They were interested in your social status and your relation with the state security—you could only travel abroad if you had a clean file. We were part of an international Socialist system and we worked a lot in former commie countries, like the Democratic Republic of Germany, the Soviet Union, and Czechoslovakia.
What was it like being allowed into this tiny oasis of freedom?
At that time, UCECOM resided in a beautiful residence, which consisted of several villas. It was nicknamed The Ministry of Cooperatives and it was very different to the gray world most people were living in. Even during communism, the fashion world was really colorful. We had a security guard keeping us under surveillance, but it was a small price to pay.
How were the designers selected?
Even if there was a selection scheme, it was never applied. As far as I know, the designers were the same throughout the Communist years. They launched two collections annually, made from fabrics produced exclusively by Romanian suppliers. The clothes were not meant for consumption; they were samples made to promote next year’s trends to cooperatives that were then free to select what they wanted to produce for the mass market, which would then be sold at Romarta.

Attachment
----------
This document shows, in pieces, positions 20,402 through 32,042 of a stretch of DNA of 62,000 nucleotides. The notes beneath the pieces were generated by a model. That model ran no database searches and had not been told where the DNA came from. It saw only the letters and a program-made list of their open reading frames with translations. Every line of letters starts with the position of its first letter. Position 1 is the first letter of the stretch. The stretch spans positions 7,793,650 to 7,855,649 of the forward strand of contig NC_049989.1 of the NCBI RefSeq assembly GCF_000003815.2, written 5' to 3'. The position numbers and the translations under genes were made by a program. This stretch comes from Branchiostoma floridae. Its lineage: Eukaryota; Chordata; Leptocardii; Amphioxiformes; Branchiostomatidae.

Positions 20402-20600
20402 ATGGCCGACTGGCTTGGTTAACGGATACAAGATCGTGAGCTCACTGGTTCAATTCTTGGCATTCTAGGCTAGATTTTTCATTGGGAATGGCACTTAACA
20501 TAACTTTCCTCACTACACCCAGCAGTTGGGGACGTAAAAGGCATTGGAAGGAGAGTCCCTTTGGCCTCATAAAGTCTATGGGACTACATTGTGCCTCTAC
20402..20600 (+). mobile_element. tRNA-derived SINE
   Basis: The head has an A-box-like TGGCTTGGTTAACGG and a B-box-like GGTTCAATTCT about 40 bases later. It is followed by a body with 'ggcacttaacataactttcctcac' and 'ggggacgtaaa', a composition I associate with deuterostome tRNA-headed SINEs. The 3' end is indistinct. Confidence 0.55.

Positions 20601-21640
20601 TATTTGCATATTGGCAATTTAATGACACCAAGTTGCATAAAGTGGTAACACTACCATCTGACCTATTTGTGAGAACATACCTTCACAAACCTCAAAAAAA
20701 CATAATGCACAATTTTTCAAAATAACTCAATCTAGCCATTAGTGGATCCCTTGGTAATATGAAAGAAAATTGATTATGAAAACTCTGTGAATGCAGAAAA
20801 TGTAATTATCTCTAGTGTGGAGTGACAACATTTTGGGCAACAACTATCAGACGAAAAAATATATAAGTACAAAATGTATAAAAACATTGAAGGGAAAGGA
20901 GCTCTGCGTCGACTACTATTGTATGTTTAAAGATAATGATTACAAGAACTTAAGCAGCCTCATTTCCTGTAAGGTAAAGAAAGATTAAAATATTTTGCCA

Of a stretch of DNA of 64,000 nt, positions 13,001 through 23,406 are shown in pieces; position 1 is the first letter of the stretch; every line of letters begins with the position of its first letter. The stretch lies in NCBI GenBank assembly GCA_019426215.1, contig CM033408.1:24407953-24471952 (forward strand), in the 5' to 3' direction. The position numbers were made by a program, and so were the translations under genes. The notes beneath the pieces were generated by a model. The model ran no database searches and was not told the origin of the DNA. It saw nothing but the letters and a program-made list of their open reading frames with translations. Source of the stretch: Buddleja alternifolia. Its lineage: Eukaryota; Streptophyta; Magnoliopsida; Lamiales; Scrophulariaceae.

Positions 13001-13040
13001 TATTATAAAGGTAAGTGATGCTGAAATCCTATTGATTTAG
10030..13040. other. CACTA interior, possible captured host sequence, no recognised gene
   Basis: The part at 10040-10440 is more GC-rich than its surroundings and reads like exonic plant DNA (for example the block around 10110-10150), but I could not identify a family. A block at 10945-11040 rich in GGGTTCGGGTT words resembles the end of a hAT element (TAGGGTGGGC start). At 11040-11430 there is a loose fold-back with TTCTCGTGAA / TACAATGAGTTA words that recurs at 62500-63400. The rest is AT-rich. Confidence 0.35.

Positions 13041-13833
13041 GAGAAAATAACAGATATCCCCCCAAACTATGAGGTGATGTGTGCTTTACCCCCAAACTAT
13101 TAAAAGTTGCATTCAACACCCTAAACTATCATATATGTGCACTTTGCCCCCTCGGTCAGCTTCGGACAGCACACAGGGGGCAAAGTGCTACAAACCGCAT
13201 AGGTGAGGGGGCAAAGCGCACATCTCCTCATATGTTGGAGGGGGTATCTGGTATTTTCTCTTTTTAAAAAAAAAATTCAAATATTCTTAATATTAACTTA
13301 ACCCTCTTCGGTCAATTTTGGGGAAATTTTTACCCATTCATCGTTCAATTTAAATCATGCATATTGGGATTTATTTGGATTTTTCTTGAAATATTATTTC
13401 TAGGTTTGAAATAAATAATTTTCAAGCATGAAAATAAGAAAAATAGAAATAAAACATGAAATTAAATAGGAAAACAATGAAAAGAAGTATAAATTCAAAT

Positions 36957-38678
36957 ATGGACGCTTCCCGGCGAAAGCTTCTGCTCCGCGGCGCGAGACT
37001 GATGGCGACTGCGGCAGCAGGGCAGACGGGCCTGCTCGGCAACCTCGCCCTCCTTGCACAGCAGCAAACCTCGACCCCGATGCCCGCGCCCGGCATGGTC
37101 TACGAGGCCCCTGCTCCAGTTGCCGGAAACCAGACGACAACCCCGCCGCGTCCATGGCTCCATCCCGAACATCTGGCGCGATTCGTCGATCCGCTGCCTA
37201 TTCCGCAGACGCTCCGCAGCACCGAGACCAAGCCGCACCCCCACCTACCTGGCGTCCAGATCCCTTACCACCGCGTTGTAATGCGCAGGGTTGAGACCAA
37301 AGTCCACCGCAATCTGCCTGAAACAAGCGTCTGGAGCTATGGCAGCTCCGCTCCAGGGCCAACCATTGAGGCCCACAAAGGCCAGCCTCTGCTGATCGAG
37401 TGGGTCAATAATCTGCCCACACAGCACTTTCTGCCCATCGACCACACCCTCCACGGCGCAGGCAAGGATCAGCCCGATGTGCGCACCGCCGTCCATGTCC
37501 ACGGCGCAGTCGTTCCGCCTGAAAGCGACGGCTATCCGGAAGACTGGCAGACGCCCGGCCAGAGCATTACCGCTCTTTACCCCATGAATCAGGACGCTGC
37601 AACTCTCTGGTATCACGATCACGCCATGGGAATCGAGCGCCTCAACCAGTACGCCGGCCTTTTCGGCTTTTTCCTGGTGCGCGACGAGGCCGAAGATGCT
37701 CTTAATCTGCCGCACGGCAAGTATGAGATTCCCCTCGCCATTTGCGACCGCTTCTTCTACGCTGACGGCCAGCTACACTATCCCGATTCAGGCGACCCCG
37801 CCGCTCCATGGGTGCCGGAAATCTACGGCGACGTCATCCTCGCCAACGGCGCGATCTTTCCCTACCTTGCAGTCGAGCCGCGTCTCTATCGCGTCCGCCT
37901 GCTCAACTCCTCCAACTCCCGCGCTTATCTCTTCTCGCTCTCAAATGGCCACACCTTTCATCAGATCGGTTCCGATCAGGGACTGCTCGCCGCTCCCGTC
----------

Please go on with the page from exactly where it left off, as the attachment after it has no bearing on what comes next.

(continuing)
Romanița (center) and photographer Dinu Lazăr, who used to bring his own tent to shoots so models could change in private.
Were there any censored garments?
If they censored anything, they did so at the sketch stage. If a drawing failed to please, it was adjusted until it was accepted. Not much was censored, though; we were allowed to have low cut tops, skirts so short they reached up to the middle of our thighs and skin-tight clothes. They never forbade us to wear any particular piece of clothing on the catwalk, but, after a while, they prohibited jewellery to promote modesty. The products designed for export were different. When we went to presentations in Czechoslovakia or the Soviet Union, we always brought clothes that were more austere.
Were there any sources of inspiration?
UCECOM had a research library that was subscribed to 50 fashion magazines from non-communist countries and 70 from communist states. There was plenty of info there that was unavailable anywhere else. The weekly schedule for designers and models alike included one day of library research.